Example Completed the museum’s first Reconciliation Action Plan
The museum’s first Reconciliation Action Plan (RAP) was launched on 6 March 2019 by Chairman Peter Dexter and historian and Aboriginal and Torres Strait Islander leader Dr Jackie Huggins AM FAHA.
The two-year strategic plan formalises the museum’s commitment to advancing reconciliation and builds on the museum’s past achievements to deliver on its vision for reconciliation: 3
A nation which understands, values and has deep respect for Aboriginal and Torres Strait Islander peoples and, especially, their maritime heritages and cultures. We aspire to be an employer of choice and preferred business partner of Aboriginal and Torres Strait Islander peoples.
Karen Mundine, CEO of Reconciliation Australia, defined the museum’s potential impact: 4
… the Australian National Maritime Museum will develop its approach to driving reconciliation through its business activities, services and programs, and develop mutually beneficial relationships with Aboriginal and Torres Strait Islander stakeholders.
The RAP covers 16 actions in four categories: Relationships; Respect; Opportunities and Governance; and Tracking and Reporting. It strengthens the museum’s commitments to Indigenous maritime heritage, as shown by our collection, which has been enriched by a high number of Aboriginal and Torres Strait Islander artworks and cultural objects. It also enhances our narrative sharing by working with strategic partners and through grass-roots community development and procurement from Aboriginal or Torres Strait Islander communities and businesses.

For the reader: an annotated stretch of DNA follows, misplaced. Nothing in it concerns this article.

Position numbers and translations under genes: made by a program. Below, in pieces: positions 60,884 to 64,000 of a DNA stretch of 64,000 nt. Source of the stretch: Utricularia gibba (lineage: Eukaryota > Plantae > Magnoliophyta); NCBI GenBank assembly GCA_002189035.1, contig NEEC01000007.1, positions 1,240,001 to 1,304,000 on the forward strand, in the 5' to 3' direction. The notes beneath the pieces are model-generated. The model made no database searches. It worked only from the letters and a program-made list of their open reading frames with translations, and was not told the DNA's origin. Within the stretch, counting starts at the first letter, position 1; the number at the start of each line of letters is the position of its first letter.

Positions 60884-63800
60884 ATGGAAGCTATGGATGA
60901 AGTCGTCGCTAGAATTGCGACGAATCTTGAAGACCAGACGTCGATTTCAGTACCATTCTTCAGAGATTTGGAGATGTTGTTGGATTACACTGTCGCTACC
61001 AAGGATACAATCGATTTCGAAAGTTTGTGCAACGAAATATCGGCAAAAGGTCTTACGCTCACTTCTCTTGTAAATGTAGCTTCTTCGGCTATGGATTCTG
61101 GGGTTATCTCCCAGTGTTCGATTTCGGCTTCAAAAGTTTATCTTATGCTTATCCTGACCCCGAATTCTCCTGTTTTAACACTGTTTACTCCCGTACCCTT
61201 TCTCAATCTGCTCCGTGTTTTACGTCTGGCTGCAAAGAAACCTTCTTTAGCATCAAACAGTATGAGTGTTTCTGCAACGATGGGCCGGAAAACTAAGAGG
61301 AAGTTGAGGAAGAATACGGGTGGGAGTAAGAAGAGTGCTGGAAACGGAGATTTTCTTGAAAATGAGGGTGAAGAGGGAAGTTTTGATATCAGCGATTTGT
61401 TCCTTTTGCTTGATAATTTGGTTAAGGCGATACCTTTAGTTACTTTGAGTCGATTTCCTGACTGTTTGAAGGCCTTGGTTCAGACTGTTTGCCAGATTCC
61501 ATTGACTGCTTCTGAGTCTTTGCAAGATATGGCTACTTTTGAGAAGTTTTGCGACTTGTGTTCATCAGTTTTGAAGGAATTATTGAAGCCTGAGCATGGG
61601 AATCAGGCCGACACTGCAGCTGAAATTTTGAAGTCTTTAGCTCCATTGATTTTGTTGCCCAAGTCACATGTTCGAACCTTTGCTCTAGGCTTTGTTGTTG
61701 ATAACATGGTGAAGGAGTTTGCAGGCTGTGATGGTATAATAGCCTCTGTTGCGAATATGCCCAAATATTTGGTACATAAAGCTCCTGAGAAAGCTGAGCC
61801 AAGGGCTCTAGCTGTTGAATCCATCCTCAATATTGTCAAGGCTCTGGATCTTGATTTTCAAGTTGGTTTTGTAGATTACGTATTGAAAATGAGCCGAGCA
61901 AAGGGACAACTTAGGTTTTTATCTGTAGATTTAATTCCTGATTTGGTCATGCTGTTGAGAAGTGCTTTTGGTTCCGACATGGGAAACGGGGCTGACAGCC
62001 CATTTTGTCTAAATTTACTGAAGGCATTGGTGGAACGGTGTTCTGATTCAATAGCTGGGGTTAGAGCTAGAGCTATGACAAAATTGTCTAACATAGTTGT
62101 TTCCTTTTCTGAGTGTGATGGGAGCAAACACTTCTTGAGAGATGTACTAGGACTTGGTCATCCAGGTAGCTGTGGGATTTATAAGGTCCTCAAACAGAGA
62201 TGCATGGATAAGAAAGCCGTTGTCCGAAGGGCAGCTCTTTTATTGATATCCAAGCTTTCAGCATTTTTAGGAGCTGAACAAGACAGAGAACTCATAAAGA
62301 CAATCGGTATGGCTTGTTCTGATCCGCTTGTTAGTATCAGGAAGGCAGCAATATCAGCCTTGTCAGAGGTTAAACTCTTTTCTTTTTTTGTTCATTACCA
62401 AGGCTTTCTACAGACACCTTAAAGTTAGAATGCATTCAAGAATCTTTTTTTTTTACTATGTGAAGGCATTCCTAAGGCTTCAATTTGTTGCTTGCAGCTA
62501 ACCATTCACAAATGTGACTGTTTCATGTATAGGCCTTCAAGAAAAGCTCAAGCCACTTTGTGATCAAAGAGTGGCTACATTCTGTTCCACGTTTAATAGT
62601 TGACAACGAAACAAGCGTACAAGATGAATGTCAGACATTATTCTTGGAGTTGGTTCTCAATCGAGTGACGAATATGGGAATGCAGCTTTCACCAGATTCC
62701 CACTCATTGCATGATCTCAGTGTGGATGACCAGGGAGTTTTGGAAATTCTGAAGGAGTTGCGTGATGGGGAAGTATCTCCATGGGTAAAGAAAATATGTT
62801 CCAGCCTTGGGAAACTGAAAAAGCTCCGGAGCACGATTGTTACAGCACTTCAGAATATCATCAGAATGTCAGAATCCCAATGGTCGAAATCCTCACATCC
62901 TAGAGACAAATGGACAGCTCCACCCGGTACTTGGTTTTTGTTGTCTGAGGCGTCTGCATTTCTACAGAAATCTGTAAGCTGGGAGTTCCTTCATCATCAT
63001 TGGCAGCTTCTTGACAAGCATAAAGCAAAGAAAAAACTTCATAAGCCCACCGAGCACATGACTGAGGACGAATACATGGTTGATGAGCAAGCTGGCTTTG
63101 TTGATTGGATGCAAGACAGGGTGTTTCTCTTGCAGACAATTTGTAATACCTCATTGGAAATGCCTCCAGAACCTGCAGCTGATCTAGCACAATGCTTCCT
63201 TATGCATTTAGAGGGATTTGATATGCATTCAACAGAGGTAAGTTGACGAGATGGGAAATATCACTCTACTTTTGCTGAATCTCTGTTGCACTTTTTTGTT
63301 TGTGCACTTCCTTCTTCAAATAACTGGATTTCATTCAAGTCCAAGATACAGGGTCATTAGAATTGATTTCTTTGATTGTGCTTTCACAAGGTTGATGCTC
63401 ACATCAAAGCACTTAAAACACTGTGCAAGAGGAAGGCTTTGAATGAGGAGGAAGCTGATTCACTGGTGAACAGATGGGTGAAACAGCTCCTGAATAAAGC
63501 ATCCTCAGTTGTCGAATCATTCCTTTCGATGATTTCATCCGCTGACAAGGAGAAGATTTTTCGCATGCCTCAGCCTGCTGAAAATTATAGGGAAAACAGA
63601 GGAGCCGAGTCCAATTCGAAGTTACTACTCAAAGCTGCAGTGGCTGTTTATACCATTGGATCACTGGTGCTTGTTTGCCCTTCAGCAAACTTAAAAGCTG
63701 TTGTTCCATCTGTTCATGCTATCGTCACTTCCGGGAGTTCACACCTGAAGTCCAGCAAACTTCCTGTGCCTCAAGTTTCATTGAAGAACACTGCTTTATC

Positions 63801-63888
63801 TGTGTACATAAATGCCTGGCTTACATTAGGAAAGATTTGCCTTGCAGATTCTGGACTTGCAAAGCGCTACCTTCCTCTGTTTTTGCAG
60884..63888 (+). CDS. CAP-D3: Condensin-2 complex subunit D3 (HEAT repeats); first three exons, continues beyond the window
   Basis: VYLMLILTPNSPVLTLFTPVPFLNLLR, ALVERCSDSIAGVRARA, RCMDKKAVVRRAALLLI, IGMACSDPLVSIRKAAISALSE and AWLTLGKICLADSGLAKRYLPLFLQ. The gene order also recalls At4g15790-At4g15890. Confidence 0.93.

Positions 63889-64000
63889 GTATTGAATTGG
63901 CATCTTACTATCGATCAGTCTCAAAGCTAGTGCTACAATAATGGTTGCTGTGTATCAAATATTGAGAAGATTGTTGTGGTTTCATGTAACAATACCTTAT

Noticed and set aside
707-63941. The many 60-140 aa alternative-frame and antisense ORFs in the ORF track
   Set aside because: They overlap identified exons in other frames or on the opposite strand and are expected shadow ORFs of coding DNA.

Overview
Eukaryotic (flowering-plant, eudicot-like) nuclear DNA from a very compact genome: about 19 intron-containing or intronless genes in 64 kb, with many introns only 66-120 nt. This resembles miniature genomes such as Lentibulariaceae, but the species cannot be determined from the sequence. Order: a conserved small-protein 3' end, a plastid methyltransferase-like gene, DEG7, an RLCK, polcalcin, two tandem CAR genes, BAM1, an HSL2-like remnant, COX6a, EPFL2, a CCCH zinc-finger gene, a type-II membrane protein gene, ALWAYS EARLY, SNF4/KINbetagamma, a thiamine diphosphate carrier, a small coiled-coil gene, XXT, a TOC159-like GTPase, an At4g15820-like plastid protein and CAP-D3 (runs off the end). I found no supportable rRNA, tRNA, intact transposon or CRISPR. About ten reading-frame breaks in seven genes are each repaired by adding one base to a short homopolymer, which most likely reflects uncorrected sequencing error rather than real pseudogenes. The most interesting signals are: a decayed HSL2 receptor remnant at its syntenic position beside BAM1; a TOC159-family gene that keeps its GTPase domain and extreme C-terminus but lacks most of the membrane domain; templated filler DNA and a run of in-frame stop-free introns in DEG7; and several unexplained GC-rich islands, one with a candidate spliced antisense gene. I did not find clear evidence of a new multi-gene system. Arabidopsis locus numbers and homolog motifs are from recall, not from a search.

The museum proudly flies the Blue Mud Bay flag – powerful recognition that Aboriginal and Torres Strait Islander peoples have rights over water in the intertidal areas.
The museum is investing in enhancing the quality of information about community and language in our collection during the 2019 Year of Indigenous Languages, and has created an Indigenous Advisory Committee under the museum’s new RAP to assist the Council.
The museum looks forward to providing a strong platform for Aboriginal and Torres Strait Islander voices to increasingly influence the national dialogue.
- Completed the museum’s first Reconciliation Action Plan
- Marked the 2019 Year of Indigenous Languages by featuring Yolŋu in Gapu- Monuk Saltwater – Journey to Sea Country, Erub in the ghost nets installation in the foyer and relevant languages in works from around Australia featured in the NAIDOC Week display ‘Because of her, we can!’. Harbour tours, piloted in collaboration with Tribal Warrior, feature traditional language descriptions of places, flora and fauna, and outreach materials developed on traditional watercraft include the language used to name and describe them
- Won two international awards for Gapu- Monuk Saltwater – Journey to Sea Country.
3 Reconciliation Action Plan: Innovate, February 2019 to February 2021, Australian National Maritime Museum, Sydney, p 16.
4 Ibid, p 15.